Open Warfare 2 supports online and offline multiplayer. Modes include classic deathmatch, fort mode, and a new jetpack/rope race mode. The servers were shut down on 03/02/2009 due to a lack of players, server problems and that the game had been out of date for some time. THQ has been heavily criticized for this. This server shutdown only pertains to the PSP release. As of March 22, 2011 the DS version still has an active online community, with an online chat room being hosted at www.gtamp.com/worms. This room can be used to arrange matches, and chat with other worms players. The chat room is utilized by Worms fans across the world, in a variety of time zones.


Aggregate scores
Aggregator Score
GameRankings (PSP) 80.76%[1]
(DS) 80.39%[2]
Metacritic (DS) 81/100[3]
(PSP) 80/100[4]
Review scores
Publication Score
Eurogamer 8/10 (PSP)[5]
GameSpot 7/10[6]
GameSpy 4/5 stars[7]
IGN 8.7/10[8]
Nintendo World Report 9.5/10[9]

Both versions of the game were praised by the gaming critic community. GameSpy called it the best Worms game to date and, comparing it to Worms: Open Warfare, said it "improves on the previous title in every way imaginable." They did note that the game was essentially unchanged and that the series, to some extent, is starting to get stale.[7] They also noted that connectivity was buggy in the DS' single-card two-player mode, but that this did not seem to be a problem if multiple games were used.[7] IGN's major complaint, about the Worms series in general, as much as Open Warfare 2, was that battles proceed slowly. However, this, along with the inability to save or restart mid-battle, were their only complaints. One reviewer also noted that the game felt "less like “Another good Worms game,” and more like a definitive compilation for fans that also happens to be portable".[8]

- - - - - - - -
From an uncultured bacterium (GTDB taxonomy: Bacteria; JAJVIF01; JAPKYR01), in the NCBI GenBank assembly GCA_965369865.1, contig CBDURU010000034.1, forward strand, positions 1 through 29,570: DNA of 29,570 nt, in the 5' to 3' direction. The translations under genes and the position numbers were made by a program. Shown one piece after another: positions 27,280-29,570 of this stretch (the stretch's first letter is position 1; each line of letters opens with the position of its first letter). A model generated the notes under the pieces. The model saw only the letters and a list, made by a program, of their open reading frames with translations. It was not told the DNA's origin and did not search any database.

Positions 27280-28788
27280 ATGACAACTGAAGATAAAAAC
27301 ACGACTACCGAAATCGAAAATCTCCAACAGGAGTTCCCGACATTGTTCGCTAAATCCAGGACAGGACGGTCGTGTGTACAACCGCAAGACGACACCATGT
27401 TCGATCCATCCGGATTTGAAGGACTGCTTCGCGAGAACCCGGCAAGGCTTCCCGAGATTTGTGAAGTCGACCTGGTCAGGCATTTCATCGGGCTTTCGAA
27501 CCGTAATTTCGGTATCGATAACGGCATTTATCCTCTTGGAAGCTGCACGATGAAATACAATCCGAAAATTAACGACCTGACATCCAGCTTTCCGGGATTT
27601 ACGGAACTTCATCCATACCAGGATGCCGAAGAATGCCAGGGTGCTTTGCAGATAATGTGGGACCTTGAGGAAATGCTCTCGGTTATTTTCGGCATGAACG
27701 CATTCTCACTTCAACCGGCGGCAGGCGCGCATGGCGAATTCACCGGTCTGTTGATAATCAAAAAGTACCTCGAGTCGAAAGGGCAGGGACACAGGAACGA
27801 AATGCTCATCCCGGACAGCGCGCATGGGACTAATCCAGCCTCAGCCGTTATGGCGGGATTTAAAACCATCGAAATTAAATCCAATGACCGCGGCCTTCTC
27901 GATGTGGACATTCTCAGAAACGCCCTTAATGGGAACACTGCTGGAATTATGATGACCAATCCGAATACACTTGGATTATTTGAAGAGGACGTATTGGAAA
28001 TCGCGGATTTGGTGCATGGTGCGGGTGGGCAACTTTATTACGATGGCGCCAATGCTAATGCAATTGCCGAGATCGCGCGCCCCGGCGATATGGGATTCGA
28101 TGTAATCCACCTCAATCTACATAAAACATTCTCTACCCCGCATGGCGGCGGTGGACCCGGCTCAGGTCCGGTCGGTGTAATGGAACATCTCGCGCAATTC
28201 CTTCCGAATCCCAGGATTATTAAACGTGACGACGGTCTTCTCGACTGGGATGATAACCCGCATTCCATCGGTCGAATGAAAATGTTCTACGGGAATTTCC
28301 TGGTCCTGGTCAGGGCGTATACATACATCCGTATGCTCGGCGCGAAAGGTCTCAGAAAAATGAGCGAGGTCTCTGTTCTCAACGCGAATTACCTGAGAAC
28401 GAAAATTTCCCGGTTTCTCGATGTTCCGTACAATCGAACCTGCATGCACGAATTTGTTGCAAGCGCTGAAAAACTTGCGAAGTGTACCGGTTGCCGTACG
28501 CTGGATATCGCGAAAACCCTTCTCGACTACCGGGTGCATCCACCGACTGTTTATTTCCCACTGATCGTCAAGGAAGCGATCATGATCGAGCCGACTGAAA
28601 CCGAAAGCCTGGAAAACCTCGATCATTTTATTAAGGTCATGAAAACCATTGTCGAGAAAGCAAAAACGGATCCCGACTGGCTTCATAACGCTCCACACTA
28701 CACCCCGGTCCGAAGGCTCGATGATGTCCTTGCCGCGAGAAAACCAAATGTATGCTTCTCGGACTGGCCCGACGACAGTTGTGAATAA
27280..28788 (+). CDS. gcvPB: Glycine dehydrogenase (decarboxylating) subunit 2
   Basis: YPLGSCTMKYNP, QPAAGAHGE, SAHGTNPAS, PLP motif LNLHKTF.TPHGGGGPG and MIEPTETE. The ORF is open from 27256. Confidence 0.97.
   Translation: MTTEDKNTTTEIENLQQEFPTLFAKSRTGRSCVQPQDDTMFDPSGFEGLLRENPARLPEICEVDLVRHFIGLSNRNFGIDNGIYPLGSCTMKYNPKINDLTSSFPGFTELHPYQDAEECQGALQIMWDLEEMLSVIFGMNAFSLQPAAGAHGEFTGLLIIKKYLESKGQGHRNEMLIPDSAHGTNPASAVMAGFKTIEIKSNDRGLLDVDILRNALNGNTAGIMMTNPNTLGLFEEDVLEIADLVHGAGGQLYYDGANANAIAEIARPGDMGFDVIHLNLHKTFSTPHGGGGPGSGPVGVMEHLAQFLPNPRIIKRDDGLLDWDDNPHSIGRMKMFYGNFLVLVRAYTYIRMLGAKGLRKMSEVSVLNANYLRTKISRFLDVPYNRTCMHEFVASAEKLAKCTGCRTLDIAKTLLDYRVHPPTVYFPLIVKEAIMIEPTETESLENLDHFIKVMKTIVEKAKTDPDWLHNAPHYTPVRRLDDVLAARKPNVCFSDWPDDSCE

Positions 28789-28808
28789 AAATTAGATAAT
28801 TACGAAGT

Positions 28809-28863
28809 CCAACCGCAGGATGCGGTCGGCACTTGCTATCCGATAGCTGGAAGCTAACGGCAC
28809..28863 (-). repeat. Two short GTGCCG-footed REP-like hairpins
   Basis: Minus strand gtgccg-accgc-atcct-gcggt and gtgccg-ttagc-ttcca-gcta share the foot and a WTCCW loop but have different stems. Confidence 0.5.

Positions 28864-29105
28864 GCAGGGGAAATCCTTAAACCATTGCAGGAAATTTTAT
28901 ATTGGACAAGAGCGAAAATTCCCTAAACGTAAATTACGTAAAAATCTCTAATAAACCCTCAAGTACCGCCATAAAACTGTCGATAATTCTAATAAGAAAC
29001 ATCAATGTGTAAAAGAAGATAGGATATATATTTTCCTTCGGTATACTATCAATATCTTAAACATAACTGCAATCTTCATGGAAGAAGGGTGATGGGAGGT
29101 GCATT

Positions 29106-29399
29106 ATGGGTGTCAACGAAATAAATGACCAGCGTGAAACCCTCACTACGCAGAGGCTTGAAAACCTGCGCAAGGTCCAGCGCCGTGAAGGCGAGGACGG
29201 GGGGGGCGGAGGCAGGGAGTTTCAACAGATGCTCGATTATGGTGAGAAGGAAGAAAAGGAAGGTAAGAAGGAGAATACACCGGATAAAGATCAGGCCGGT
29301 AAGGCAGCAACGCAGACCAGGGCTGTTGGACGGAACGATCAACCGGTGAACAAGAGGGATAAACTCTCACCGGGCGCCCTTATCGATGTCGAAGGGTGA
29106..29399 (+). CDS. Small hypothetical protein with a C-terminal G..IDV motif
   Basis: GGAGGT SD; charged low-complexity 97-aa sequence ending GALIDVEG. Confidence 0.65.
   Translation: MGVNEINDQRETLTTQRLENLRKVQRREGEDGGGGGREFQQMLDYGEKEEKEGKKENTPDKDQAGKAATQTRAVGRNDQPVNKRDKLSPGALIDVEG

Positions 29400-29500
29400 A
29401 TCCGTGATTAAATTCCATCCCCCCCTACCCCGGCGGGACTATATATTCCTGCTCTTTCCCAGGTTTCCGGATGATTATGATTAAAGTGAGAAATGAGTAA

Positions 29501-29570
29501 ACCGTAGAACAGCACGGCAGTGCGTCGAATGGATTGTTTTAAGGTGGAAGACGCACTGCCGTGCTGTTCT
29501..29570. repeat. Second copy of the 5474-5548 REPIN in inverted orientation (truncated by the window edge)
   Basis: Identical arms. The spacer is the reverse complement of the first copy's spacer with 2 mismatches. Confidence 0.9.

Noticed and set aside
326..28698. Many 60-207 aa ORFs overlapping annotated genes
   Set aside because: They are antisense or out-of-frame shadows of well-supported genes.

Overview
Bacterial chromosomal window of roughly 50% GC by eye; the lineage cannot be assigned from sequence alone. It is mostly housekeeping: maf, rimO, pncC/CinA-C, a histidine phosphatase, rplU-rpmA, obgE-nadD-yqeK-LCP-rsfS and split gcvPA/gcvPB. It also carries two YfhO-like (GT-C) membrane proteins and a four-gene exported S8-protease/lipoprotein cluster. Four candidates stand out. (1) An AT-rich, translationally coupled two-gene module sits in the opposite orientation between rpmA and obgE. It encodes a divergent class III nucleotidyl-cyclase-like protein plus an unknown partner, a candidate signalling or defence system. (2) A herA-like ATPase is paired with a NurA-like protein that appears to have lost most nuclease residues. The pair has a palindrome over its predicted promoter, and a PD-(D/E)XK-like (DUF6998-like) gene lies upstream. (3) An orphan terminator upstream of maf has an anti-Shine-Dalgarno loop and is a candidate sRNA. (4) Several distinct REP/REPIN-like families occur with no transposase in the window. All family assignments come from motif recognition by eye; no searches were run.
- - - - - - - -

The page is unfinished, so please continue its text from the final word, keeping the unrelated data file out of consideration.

For the PSP version, GameSpy appreciated the sharper graphics and ability to zoom the camera out, making it feel "less cramped" than its Nintendo counterpart.[7] One IGN reviewer noted that the DS version made good use of the DS' special features in its "Laboratory" mode and added that they helped to add variety to a stale series.[8]

See also[edit]


  1. ^ "Worms: Open Warfare 2 for PlayStation Portable". GameRankings. CBS Interactive. Retrieved 2014-11-08. 
  2. ^ "Worms: Open Warfare 2 for Nintendo DS". GameRankings. CBS Interactive. Retrieved 2014-11-08. 
  3. ^ "Worms: Open Warfare 2 for Nintendo DS Reviews". Metacritic. CBS Interactive. Retrieved 2014-11-08. 
  4. ^ "Worms: Open Warfare 2 for PlayStation Portable Reviews". Metacritic. CBS Interactive. Retrieved 2014-11-08. 
  5. ^ Dan Whitehead (4 September 2007). "Worms: Open Warfare 2 PlayStation Portable Review". Eurogamer. Retrieved 17 May 2015. 
  6. ^ Davis, Ryan (2007-09-21). "Worms: Open Warfare 2 Review". GameSpot. Retrieved 2014-11-08. 
  7. ^ a b c d Stratton, Bryan (2007-09-18). "Worms: Open Warfare 2 Review". GameSpy. IGN Entertainment. Retrieved 2014-11-08. 
  8. ^ a b c Harris, Craig (2014-08-31). "Worms: Open Warfare 2 Review". IGN. Retrieved 2014-11-08. 
  9. ^ Harris, Craig (2014-08-31). "Worms: Open Warfare 2 Review". IGN. Retrieved 2014-11-08. 

External links[edit]